Fairfax Financial (FFH.TO or FRFHF.PK) reported results for 2010 a week or so ago. Before commenting on the results, I had been waiting for the annual letter from Chairman Prem Watsa and over the weekend it was posted to the site. I’ve posted on Fairfax before (here and here) and I called them a great stealth dividend stock. Well, despite posting ‘weak’ results for 2010 Fairfax continues to be undervalued, a great long term investment, and still a great stealth dividend stock.
First, I highly recommend reading Prem Watsa’s annual letter for yourself. He’s not called the Warren Buffet of Canada for nothing. And, of course, read Buffet’s annual letter as well. There’s a ton of valuable and free investment advice in both letters.
Fairfax had a mediocre year in 2010. Book value increased only 5% in 2010 after the 3 previous years where book value increased by 146%. Results reflected the weak insurance market and mark to market losses on their investment portfolio. The weak insurance market resulted in a combined ratio of over 100% for 2010. The increase in the combined ratio was mainly due to their unwillingness to write new business at a loss to pad earnings – a long term positive. The mark to market losses in their investment portfolio were mainly due to losses on the muni bond portfolio (of which 65% is insured by Berkshire Hathaway) and their decision in the middle of 2010 to hedge 100% of their equity holdings. While these losses cause short term pain, and mark to market losses that show up in the income statement, they say nothing about the long term value of the portfolio. Fairfax builds their portfolio for the long term and not short term earnings.
During this period of weak insurance markets Fairfax is taking the opportunity to pick up more high quality insurance businesses. In 2010 they acquired 5 companies and still had $1.5B in cash on the books at the end of the year. This cash combined with their operating cash flow has them sitting pretty and looking for more acquisitions to build long term value. When the insurance markets turn around these new business plus the capacity to start writing profitable business in their current lines of business will generate substantial profits.
On the valuation front Fairfax trades below book value. As of today US shares trade at about $377 versus year ending book value of $379 per share. Due to the soft insurance cycle many insurance companies are trading near or below book. Talk about the baby being thrown out with the bath water. But lets take a look forward at prospective returns for Fairfax. Historically, Fairfax has grown book value at 25% per year over the last 25 years and has a stated goal of growing book value at 15% per year going forward. How realistic is that range given the current value and their investment portfolio? Here is where the true power of the insurance business shows, i.e. the power of the float. Here is break down of Fairfax’s total investment portfolio in per share numbers:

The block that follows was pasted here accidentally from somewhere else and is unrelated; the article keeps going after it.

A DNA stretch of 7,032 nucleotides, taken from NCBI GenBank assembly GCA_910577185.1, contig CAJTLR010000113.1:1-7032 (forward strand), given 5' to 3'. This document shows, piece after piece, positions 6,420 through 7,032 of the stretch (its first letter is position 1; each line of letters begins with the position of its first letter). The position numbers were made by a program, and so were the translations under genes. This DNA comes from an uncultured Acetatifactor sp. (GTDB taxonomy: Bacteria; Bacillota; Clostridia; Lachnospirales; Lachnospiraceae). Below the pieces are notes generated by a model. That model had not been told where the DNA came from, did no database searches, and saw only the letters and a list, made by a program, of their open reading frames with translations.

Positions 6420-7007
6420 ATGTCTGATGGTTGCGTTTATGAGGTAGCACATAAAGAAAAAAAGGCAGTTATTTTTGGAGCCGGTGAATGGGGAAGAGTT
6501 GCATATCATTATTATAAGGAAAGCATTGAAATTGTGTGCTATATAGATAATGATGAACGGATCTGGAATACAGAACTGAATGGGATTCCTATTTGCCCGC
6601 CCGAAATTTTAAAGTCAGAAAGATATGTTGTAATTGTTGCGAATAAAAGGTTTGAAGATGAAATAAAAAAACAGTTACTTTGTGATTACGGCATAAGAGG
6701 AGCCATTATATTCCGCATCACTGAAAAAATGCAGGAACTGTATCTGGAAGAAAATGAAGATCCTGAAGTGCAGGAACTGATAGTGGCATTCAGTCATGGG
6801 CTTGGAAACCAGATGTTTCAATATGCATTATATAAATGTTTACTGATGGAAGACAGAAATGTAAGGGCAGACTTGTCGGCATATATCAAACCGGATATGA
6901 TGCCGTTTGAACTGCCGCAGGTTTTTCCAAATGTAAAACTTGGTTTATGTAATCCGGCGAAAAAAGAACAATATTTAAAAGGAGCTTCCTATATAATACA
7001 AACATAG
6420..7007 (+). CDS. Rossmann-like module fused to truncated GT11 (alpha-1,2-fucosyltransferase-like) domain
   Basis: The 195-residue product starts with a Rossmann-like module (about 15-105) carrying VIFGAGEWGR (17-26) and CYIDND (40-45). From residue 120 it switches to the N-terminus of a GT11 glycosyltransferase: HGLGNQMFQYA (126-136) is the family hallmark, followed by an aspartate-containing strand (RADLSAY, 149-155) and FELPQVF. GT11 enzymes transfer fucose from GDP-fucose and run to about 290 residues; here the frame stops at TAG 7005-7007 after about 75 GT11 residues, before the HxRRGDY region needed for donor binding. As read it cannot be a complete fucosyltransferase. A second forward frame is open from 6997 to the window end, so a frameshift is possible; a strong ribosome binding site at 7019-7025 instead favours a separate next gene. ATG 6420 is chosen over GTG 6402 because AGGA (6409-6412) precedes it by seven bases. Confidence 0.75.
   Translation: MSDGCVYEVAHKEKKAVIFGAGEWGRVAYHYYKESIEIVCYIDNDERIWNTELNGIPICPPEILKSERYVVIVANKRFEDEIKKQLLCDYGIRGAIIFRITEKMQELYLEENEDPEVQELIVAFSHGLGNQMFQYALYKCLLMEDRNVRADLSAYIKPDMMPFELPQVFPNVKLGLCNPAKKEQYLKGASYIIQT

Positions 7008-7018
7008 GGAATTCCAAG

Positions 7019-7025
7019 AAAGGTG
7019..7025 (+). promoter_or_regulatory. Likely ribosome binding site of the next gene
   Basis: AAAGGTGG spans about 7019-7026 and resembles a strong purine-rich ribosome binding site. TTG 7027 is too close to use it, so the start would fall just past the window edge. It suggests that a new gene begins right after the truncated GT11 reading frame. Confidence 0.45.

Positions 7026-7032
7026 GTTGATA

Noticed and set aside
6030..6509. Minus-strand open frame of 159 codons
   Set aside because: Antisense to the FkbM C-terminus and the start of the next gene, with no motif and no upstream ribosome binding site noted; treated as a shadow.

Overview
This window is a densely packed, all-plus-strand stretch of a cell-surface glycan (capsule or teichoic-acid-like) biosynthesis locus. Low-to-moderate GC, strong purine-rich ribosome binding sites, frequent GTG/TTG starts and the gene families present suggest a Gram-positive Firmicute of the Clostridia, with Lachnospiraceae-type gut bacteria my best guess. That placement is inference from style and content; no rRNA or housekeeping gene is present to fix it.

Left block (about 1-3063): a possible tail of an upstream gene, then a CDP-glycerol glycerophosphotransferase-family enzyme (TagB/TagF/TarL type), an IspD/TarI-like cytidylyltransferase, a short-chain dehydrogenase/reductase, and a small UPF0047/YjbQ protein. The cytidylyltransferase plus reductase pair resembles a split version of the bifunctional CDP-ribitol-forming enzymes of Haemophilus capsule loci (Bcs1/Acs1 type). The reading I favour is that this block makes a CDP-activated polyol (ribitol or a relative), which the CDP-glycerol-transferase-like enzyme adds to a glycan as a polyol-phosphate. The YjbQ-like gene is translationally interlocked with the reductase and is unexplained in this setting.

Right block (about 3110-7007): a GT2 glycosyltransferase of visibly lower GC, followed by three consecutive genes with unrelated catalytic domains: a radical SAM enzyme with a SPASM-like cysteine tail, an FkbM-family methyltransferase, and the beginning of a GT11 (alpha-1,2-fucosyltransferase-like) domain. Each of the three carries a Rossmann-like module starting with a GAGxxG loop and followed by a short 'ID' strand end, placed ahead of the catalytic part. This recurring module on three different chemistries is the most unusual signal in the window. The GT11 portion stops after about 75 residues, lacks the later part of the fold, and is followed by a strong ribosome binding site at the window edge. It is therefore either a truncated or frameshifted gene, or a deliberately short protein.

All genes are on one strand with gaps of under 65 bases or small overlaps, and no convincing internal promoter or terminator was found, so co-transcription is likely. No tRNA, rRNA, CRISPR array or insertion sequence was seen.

- Book Value – $379
- Debt – $119
- Insurance Float – $641
- Total – $1,139
When you buy a share for say $379, you get $1,139 in investments per share working in your favor. In order to generate 15% to 25% returns on book value the investment portfolio return needs to be approximately 10% to 15% per year. I used conservative estimates to arrive at these numbers. I assumed the cost of float averages a negative 1% per year, an average tax rate of 30%, and long term average expense ratios and interest costs. The float acts like leverage to investment returns. Over the last 25 years, the investment team at Fairfax has done better than this (see page 14 of the CEO letter). Even over the lat 5 years, returns have been 14% for equity investments and 13% for bond investments. So it looks like at the minimum that 15% growth on book value target is conservative.
Now what about that stealth dividend I mentioned? Looking at the financials, 2010 dividend and interest income from Fairfax’s investment portfolio was $41.31 per share. That’s $41.31 on a book value of $379 or an 11% income yield on book value. That goes quite a long way to meeting that book value growth of 15% per year and one reason I think it is conservative. That’s what I call a great stealth dividend! And management has a great track record of reinvesting those dividends and bond coupons for the long term. The market may take a while to realize this, probably until the insurance market turns, but eventually the stock price closely follows book value.
In short, Fairfax continues to build shareholder value for the long term. The stock is cheap due to insurance market weakness and I think it represents a compelling long term value consistent with my dividend theme.
Full Disclaimer - Nothing on this site should ever be considered advice, research or the invitation to buy or sell securities. These are my personal opinions only.